Amid a sweeping crackdown on dissent in Egypt, security forces have forcibly disappeared hundreds of people since the beginning of 2015, according to a new report from Amnesty International.

It's an "unprecedented spike," the group says, with an average of three or four people disappeared every day.

The Republican Party, as it prepares for its convention next week has checked off item No. 1 on its housekeeping list — drafting a party platform. The document reflects the conservative views of its authors, many of whom are party activists. So don't look for any concessions to changing views among the broader public on key social issues.

Many public figures who took to Twitter and Facebook following the murder of five police officers in Dallas have faced public blowback and, in some cases, found their employers less than forgiving about inflammatory and sometimes hateful online comments.

As Venezuela unravels — with shortages of food and medicine, as well as runaway inflation — President Nicolas Maduro is increasingly unpopular. But he's still holding onto power.

"The truth in Venezuela is there is real hunger. We are hungry," says a man who has invited me into his house in the northwestern city of Maracaibo, but doesn't want his name used for fear of reprisals by the government.

The wiry man paces angrily as he speaks. It wasn't always this way, he says, showing how loose his pants are now.

Ask a typical teenage girl about the latest slang and girl crushes and you might get answers like "spilling the tea" and Taylor Swift. But at the Girl Up Leadership Summit in Washington, D.C., the answers were "intersectional feminism" — the idea that there's no one-size-fits-all definition of feminism — and U.N. climate chief Christiana Figueres.

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Arizona Hispanics Poised To Swing State Blue

2 hours ago
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Editor's note: This report contains accounts of rape, violence and other disturbing events.

Sex trafficking wasn't a major concern in the early 1980s, when Beth Jacobs was a teenager. If you were a prostitute, the thinking went, it was your choice.

Jacobs thought that too, right up until she came to, on the lot of a dark truck stop one night. She says she had asked a friendly-seeming man for a ride home that afternoon.

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Badger, Bunny And Black-Cat Blues: 3 Tales Of Animal Noir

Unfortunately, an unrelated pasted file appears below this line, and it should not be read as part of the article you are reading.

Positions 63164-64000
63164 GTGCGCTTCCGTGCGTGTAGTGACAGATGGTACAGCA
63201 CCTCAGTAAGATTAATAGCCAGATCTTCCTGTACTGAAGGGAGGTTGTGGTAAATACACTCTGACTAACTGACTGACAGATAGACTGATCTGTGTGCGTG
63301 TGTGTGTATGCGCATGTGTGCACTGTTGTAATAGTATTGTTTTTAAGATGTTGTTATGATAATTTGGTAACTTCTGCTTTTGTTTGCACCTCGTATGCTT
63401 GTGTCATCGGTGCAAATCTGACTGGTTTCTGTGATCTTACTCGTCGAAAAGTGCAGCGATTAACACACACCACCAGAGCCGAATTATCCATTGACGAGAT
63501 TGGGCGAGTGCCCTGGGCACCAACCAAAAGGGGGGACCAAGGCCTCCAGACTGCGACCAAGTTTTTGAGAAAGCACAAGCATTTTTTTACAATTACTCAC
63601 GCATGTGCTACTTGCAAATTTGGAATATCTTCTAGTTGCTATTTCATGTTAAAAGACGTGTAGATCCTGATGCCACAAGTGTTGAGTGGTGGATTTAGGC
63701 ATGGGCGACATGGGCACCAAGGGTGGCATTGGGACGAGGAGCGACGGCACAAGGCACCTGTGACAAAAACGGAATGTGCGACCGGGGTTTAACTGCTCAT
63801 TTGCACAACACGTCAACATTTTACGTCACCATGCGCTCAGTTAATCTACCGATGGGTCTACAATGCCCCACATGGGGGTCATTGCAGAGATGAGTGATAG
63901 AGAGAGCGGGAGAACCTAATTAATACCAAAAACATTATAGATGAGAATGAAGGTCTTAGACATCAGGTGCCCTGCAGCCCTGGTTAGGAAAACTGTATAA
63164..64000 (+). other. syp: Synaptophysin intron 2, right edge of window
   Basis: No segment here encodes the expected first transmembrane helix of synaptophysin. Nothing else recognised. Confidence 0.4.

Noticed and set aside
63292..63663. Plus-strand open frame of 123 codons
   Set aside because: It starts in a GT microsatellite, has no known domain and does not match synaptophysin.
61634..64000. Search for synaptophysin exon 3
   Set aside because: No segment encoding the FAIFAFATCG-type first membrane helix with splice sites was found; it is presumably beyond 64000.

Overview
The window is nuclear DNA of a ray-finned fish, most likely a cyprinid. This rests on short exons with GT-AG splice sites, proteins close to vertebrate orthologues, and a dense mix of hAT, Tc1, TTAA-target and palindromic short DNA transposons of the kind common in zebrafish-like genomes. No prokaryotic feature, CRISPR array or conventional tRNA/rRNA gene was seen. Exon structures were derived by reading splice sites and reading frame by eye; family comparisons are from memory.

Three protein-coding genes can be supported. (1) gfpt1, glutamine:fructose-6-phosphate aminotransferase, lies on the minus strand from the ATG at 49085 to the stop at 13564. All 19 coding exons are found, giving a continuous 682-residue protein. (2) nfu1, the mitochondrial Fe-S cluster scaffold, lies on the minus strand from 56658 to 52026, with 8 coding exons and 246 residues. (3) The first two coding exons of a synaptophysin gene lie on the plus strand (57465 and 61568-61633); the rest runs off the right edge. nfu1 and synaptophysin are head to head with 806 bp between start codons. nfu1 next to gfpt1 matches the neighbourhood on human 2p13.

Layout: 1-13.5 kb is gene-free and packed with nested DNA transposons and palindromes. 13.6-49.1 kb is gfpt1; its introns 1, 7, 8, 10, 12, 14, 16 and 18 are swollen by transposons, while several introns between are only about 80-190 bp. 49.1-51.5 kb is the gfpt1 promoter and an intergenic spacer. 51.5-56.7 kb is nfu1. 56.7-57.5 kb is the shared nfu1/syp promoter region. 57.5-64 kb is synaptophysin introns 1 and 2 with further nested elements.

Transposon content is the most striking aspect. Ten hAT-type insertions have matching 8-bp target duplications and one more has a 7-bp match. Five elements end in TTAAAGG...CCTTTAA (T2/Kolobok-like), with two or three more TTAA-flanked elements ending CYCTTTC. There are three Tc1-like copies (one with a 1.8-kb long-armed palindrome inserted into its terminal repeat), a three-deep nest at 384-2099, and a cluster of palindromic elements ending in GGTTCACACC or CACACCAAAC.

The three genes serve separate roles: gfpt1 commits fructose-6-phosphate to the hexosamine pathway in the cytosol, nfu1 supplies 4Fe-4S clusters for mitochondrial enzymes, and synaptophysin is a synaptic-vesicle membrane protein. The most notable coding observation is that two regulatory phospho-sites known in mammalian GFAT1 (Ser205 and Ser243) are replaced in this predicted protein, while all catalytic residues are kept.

Jun 9, 2013
Originally published on June 10, 2013 12:46 pm

How do I like my summer noir? Hard-boiled, with brooding investigators, sharp wits, danger, crazy fights, bullets, chases and loves lost, unrequited, or dripping with passion. Or perhaps tempered by darkness in a cold, post-revolutionary world filled with intrigue, conspiracy and a resistance hanging in the balance. Even better, it should be part of a series, making it both binge-worthy and binge-able. And if it turns out it's a graphic novel featuring anthropomorphic characters? Best of all.

Anthropomorphism: We've practically been weaned on it — from The Little Caterpillar, Mother Goose and Charlotte's Web, to the army of Disney characters guarding the passage to adulthood like the 300 Spartans at Thermopylae. As teens, we're turned on to the political satires like Animal Farm, with its pigs and dogs playing out tableaus of politics and human cruelty far more expressively than actual humans.

Reams have been written on our psychic response to stories told by animals, and the way animals can provide a voice to the oppressed under the mask of cute and cuddly. Plutarch wrote essays about it ("On the Use of Reason by 'Irrational' Animals" — definitely not beach reading, by the way). But that aside, most of us simply crave a good yarn well told.

Fortunately, graphic storytellers Bryan Talbot, S.M. Vidaurri and duo Juan Diaz Canales and Juanjo Guardido all deliver with their anthropomorphic creations, wowing us with their words and art, and this very important message: Don't make the kitty angry, trust toads or give bunnies explosives.

Jody Arlington is a communications and policy strategist for the independent film and documentary community, and the owner of a truly astounding number of graphic novels. She also has a thing for creepy bunnies.

Three Books... is produced and edited by the team at NPR Books.

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